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Acid Mine Drainage

Author: Philip J Hobbs -CSIR Senior Research Hydrogeologist

( Article Type: Overview )

Mine water pollution has been identified by the Department of Environmental Affairs and Tourism (DEAT, 2008) as an emerging issue; that may affect the future state of the environment" and, as such, qualifies for inclusion in the next state of the environment (SoE) reporting cycle. The reality, however, is that contaminated mine water, also known as acid mine drainage (AMD), has already manifested itself as a clear and present danger to the environment. The much publicised (and televised) situation in the Wonderfontein Spruit catchment arising from gold mining activities and in the Oliphant's River catchment due to coal mining activities testifies to this.
In a certain sense, South Africa finds itself in a similar position to that which faced Germany after reunification in 1990. The lignite and uranium mining activities practised in the Federal States of Saxony and Thuringia in the former East Germany (German Democratic Republic), as well as the chemical industries in the Bitterfeld area, left behind a devastated landscape and environment. The responsibility for the rehabilitation of these legacies fell to the Federal Republic and the respective Federal States.

AMD describes the process whereby acidic water generated in the mining environment enters the surrounding landscape. The acidic nature of this water derives from water-mineral chemical interactions that occur in defunct underground mine workings and in waste rock piles, sand dumps and tailings dams on surface. These processes are well understood, as is the character of the contaminants that are contained in this water. Acid mine water is a pernicious contaminant that carries trace elements such as heavy metals and radionuclide's in concentrations that are potentially hazardous to all forms of life. Whilst manageable in small quantities, the potential volume resulting from more than 100 years of gold and coal mining is alarming. For example, the volume of acid mine water currently coming to surface in the West Rand goldfield near Krugersdorp is sufficient to fill at least 10 Olympic-size swimming pools (each holding 2,500 m3) every day.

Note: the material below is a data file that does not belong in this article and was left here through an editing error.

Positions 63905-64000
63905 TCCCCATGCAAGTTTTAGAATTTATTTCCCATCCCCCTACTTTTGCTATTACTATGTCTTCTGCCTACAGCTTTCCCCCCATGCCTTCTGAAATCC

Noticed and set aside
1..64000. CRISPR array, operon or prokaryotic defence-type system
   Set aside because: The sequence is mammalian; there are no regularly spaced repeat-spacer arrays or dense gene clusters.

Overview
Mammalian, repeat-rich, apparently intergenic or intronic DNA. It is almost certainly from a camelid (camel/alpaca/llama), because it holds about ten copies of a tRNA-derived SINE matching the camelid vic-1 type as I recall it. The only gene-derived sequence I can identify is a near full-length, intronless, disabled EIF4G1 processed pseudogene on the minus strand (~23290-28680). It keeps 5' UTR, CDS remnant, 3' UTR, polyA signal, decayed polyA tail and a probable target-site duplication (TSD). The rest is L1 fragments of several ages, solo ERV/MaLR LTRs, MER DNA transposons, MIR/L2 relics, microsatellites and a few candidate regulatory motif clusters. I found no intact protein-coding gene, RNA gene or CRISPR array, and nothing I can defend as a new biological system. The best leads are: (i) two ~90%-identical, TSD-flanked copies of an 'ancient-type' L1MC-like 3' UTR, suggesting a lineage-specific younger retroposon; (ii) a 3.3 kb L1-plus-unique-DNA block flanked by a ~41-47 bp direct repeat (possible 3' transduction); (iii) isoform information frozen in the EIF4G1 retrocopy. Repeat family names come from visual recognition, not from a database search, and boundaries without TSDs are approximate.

The daily salt load in this water is equivalent to almost 140 tons, the mass equivalent of 70 medium size sedan cars. These values can quite readily be multiplied tenfold to obtain a conservative order of magnitude number for the entire Witwatersrand Basin comprising five goldfields. In addition to the West Rand goldfield already mentioned, these are the East Rand, the Central Rand, the Far West Rand and the KOSH (Klerksdorp-Orkney-Stilfontein- Hartebeesfontein) goldfields. By comparison, the Oliphant's River catchment witnesses roughly double the West Rand goldfield values from defunct coal mines in the Witbank coalfield. The situation in the other coalfields (e.g. Highveld and Ermelo) located in the catchment of the Vaal Dam is still largely unknown, as is that pertaining to the burgeoning platinum mining industry on the eastern and western limbs of the Bushveld Complex. Similarly, little is known of the processes that neutralise the acidity, that prevent metals and other trace elements from accruing in the water and about the fate of these contaminants in the receiving environment.
Clearly, the potential volume of poor quality mine water threatens to significantly reduce the utility of the already stressed freshwater resources of the economic engine-room of the country. Further, the impact of mine water quality on humans is largely unknown and has not yet been studied in South Africa. To consider once more the similarities with Germany following die Wende (The Turning Point) in 1990, and South Africa's own democracy in 1994, the negative externalities associated with historical mining activities and the imposition of these costs on society demonstrate an alarming similarity.

Apart from recognising the threat posed by AMD as a matter of utmost urgency, the relevant authorities at all levels of Government need to leverage and mobilise the scientific and technological expertise offered by the various statutory research councils (e.g. CSIR, Council for Geoscience and the Agricultural Research Council), academic institutions and the private sector, as well as the strategic support provided by institutions such as the Water Research Commission. These organisations need to be regarded as allies and partners if the threat posed by AMD is to be addressed in an effective and solution-driven manner that fosters cooperative governance. It is also required that a clearly defined programme be implemented, supported by the necessary level of funding. It is important that such a programme recognises the multidisciplinary nature of the research that is required, and is predicated on collaborative teamwork across a wide range of specialist fields. Measures to meet the challenge of AMD are already being developed by researchers and industry. These include the development and implementation of water treatment processes that aim to turn the threat of AMD into an opportunity in the form of potable or industrial grade process water, with the value of the by-products an added economic benefit. It is also evident, however, that no single solution will meet the challenge of AMD.
Finally, it is not the obvious negative impact of AMD on the total environment that is the overriding concern, but the contextualization of the impact from mining (both current and defunct/abandoned) with all its ramifications within the bigger picture of national water resource scarcity


Associated Topics:

Dilution , Eco-catastrophe

Associated Organisations:

Crystal Clear Consulting and Merchants